Australian Government Agency Admits Ban on Heterodox Economic Analysis
from Peter Earl
In some of the first posts on this blog I reported on how Australia’s Commonwealth Scientific Research Organization (CSIRO) was attempting to censor and ban from publication Clive Spash’s peer-reviewed paper ‘The Brave New World of Carbon Trading”. Though Spash eventually resigned from CSIRO and the paper was published in New Political Economy in 2010 (vol. 15, no. 2), CSIRO’s attitude towards dissenting views has recently become even clearer and more disturbing.
CSIRO, a government funded public research agency that employs about 6,500 people, was required to answer a series of questions raised in Australia’s Federal Parliament over conflict of interest within the organisation concerning its approach to climate change policy. According to Spash, “This involves the connections of the CEO Megan Clark with carbon trading and the banking and finance sectors. Last year, corporate banker Simon McKeon, executive chairman of Macquarie Bank’s Melbourne office, was appointed as the CSIRO’s new chairman. Questions have previously been asked in the media about the organisation’s connections to big coal.”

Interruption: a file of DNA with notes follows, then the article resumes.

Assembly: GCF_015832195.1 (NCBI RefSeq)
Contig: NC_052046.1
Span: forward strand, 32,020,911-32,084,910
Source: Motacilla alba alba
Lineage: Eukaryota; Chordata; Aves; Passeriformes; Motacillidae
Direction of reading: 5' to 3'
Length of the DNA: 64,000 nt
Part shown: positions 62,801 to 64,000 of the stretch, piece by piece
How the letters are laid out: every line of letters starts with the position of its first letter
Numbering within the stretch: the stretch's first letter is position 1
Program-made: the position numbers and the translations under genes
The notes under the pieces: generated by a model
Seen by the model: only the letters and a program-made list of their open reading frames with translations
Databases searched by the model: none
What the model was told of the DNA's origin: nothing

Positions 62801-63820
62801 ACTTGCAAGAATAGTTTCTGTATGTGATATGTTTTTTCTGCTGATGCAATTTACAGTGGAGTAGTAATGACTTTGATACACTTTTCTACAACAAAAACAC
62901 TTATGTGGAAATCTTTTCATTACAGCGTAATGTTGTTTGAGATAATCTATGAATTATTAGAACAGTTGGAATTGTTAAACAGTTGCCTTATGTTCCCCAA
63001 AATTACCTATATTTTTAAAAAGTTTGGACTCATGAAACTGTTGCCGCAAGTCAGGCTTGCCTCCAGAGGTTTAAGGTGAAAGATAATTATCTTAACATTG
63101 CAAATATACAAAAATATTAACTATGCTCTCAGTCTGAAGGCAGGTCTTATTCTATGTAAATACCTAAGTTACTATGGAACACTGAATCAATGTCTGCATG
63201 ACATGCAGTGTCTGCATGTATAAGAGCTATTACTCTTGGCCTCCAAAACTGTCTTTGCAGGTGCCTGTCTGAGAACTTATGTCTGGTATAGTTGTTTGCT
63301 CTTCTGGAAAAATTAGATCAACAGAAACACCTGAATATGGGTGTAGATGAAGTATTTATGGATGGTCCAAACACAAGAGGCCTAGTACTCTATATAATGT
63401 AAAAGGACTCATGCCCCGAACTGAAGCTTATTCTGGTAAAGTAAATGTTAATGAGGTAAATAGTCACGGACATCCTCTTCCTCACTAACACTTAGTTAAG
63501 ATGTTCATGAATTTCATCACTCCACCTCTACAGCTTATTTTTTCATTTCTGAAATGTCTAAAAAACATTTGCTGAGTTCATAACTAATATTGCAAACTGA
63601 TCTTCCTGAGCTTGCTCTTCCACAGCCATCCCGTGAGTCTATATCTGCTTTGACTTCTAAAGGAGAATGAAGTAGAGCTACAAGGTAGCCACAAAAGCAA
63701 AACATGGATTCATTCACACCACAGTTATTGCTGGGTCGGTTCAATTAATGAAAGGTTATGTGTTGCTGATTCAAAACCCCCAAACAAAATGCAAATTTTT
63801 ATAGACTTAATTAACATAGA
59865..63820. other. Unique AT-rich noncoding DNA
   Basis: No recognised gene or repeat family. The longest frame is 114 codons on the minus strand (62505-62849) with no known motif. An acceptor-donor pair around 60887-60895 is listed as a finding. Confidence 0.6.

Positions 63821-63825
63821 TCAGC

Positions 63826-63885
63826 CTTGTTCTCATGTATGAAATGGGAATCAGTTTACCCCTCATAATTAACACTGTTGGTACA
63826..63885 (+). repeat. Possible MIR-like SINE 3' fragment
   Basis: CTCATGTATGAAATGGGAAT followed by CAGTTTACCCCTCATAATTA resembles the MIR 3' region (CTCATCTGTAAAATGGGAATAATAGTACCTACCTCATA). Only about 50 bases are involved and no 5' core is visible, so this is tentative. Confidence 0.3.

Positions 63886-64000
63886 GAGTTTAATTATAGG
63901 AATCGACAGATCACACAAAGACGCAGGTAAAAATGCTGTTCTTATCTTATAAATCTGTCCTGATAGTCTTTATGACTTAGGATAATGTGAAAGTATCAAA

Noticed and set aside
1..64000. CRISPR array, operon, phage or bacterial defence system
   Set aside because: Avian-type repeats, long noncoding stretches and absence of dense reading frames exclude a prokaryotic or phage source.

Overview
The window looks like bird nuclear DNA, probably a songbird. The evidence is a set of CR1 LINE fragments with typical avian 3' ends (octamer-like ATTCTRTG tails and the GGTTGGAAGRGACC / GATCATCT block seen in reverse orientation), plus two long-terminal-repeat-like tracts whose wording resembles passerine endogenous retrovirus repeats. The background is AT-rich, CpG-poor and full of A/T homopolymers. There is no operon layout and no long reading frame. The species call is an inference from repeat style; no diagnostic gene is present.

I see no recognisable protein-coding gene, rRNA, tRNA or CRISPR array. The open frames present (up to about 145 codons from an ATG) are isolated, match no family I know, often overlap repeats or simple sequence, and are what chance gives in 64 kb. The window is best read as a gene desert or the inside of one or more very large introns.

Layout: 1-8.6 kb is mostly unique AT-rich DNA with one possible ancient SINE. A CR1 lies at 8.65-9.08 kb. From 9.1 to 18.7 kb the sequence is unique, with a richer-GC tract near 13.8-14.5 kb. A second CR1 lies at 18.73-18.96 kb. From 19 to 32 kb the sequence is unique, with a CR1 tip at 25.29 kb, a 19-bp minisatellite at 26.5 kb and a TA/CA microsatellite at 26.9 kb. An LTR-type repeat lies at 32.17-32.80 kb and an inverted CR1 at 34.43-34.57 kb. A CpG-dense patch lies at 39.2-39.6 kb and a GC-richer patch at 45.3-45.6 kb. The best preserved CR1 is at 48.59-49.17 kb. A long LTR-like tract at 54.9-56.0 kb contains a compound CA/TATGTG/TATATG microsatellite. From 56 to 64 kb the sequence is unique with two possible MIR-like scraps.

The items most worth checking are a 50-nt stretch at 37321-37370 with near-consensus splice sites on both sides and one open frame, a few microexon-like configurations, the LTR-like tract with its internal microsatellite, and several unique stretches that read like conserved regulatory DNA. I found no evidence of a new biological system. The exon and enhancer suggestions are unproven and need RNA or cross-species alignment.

As part of this investigation, Senator Colbeck asked a specific question about CSIRO’s attempts to ban Spash’s paper. CSIRO responded:
“CSIRO’s internal review concluded that the original paper did not report new research or present empirical evidence to support all of the authors’ conclusions. The paper was also viewed as offering opinion on matters of government policy by applying a critique of neoclassical economic theory to the ETS. Therefore it was not approved for publication. Were those issues to have been rectified as CSIRO strived to do with Dr Spash, CSIRO would have supported the publication of that paper and any public comments that related to the papers findings.”
This organisation apparently rejects institutional analysis, historical analysis, descriptive analysis and policy analysis and yet had hired Spash, a heterodox political economist from the field of ecological economics. Though two years ago its emphasis was on Spash not being able to criticize government policy in a paper produced while he was working at a government-funded agency, it is now evident that the fact that his critique was levelled against the use of neoclassical economics as foundations for the policy was the heart of the problem. Their statement explicitly supports neoclassical economic theory and rejects anything critical of that theory because it is being used to support carbon emissions trading. According to the CSIRO this was not about the content or politics!
A copy of the Senator’s question and CSIRO’s complete reply is available here.